HomeGroupsTalkZeitgeist
Hide this

Results from Google Books

Click on a thumbnail to go to Google Books.

Buckley: William F. Buckley Jr. and the Rise…
Loading...

Buckley: William F. Buckley Jr. and the Rise of American Conservatism

by Carl T. Bogus

MembersReviewsPopularityAverage ratingConversations
161615,960 (4)None

None.

None
Loading...

Sign up for LibraryThing to find out whether you'll like this book.

No current Talk conversations about this book.

As Carl T. Bogus observes, when William F. Buckley Jr. brought out the first issue of a new conservative weekly, National Review, in 1955, he virtually had the field to himself. Cultural critic Lionel Trilling had declared in "The Liberal Imagination" in 1950 that conservatism as an intellectual and political force was moribund in this country. In politics, Sen. Robert A. Taft, known as Mr. Conservative, and in political philosophy, Russell Kirk, a disciple of Edmund Burke, were among the few conservative voices heeded by their peers and by the public.

Schooled at home amid a large, wealthy Connecticut family, Buckley seemed to imbibe his conservatism at the dinner table, even when the conversation was not specifically about politics. At Yale University, he created a sensation by attacking the liberal faculty in a best-selling book, "God and Man at Yale" (1951), brashly contending that education was all about indoctrination, and that the Yale faculty was promulgating a godless secularism that should not merely be attacked but expunged from the college curriculum.

Raising money from his father and other donors, Buckley at 30 began promoting the conservative point of view in a magazine that sought to enlist the services of prominent conservatives, including Kirk and Whittaker Chambers -- the latter pilloried in the liberal press for accusing Alger Hiss, a State Department official, of espionage.

How did Buckley not only make a success of his magazine, but also enlist as his first subscribers Ronald Reagan and others who would take conservatism from the extreme edges of electoral politics to the mainstream? Bogus provides the customary tributes to Buckley's wit and commanding rhetoric, but, more important, he points to Buckley's organizing skills and the way he co-opted even those conservatives who opposed certain of his positions. In other words, Buckley used his magazine to drive a wedge into the heart of American liberalism, making National Review a force conservatives dare not oppose.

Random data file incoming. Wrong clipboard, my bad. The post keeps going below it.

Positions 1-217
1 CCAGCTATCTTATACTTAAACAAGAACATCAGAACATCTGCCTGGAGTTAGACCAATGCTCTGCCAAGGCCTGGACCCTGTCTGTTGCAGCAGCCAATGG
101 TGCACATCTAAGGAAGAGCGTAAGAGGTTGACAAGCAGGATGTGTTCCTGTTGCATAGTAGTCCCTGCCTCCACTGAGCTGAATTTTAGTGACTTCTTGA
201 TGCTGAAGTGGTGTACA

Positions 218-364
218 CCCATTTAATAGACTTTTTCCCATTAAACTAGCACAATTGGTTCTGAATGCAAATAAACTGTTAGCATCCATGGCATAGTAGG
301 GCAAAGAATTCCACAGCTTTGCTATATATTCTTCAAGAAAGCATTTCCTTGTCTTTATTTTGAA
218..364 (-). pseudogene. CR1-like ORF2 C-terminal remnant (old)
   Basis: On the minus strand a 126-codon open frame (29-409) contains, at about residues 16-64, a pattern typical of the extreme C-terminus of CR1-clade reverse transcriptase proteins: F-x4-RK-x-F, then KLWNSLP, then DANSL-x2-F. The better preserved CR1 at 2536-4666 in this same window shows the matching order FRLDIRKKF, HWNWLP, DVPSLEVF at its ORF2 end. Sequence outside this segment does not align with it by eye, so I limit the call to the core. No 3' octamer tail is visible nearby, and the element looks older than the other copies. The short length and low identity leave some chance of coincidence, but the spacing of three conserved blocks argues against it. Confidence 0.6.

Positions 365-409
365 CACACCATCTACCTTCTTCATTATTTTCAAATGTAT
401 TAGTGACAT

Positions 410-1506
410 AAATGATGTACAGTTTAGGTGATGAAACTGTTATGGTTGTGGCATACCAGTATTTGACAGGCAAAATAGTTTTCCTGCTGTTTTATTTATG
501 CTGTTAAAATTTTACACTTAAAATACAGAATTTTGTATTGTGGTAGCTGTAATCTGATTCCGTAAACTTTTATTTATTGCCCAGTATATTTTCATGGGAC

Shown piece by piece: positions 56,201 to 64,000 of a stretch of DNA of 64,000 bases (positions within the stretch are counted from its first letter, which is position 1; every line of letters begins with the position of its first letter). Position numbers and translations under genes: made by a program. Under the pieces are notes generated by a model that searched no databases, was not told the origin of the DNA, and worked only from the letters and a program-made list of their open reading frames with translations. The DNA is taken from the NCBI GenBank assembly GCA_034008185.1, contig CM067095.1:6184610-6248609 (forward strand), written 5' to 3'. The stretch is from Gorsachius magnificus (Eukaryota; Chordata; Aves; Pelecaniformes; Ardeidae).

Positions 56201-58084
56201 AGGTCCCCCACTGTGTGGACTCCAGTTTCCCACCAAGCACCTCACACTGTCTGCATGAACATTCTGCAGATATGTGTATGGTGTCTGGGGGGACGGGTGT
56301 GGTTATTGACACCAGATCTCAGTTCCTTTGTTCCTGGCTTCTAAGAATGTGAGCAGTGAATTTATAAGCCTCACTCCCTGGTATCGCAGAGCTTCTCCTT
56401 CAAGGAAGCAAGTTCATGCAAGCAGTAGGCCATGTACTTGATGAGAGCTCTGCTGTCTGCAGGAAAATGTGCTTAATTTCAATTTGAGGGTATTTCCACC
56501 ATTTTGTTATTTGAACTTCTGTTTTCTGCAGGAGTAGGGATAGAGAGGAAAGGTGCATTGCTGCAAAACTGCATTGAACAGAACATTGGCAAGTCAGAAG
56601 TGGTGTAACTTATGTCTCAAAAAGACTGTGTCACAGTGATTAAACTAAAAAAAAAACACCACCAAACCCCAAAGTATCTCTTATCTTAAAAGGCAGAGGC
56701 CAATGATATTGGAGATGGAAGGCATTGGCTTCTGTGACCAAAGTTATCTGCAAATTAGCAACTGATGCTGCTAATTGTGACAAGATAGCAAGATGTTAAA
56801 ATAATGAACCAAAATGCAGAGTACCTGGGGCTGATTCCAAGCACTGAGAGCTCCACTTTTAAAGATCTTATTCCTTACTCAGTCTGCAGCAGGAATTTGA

Perhaps the biographer's greatest accomplishment is exposing the shameful aspect of Buckley's legacy: a racism that his conservative contemporaries have tried to obscure. Bogus never calls Buckley an out-and-out racist, but this conclusion is inescapable, given the evidence the biographer supplies. Buckley thought African Americans were inferior, and he used the National Review as an apologist organ for Southern segregationists.

This sorry chapter in Buckley's biography and in the history of the National Review is, however, put in perspective, one that gives Buckley due credit for, in the main, making a powerful contribution to American political thought and to the culture of politics that would have been considerably diminished without his sparkling contributions. ( )
1 vote carl.rollyson | Oct 10, 2012 |
Bogus is particularly good at using Burke, Kirk and Taft as Cassandra figures to bewail the wrong turnings of the right. His discussion of the various intellectual players is well informed, and he makes a useful contribution to understanding the contending variations of modern American conservatism. But his argument gets lost in a thicket of irrelevant digressions, from a recapitulation of “Atlas Shrugged” to a potted history of Vietnam, and loses sight of Buckley himself.
 
You must log in to edit Common Knowledge data.
For more help see the Common Knowledge help page.
Series (with order)
Canonical title
Original title
Alternative titles
Original publication date
People/Characters
Important places
Important events
Related movies
Awards and honors
Epigraph
Dedication
First words
Quotations
Last words
Disambiguation notice
Publisher's editors
Blurbers
Publisher series
Original language

References to this work on external resources.

Wikipedia in English (1)

Book description
Haiku summary

No descriptions found.

Documents the legacy of a leading architect of the American conservative movement, tracing his 1955 launch of the influential "National Review" and his television show "Firing Line," as well as his role in promoting modern values about the free market, religion, and an aggressive foreign policy.… (more)

Quick Links

Swap Ebooks Audio
3 wanted

Popular covers

Rating

Average: (4)
0.5
1
1.5
2
2.5
3 1
3.5
4
4.5
5 1

Is this you?

Become a LibraryThing Author.

 

About | Contact | Privacy/Terms | Help/FAQs | Blog | Store | APIs | TinyCat | Legacy Libraries | Early Reviewers | Common Knowledge | 119,643,089 books! | Top bar: Always visible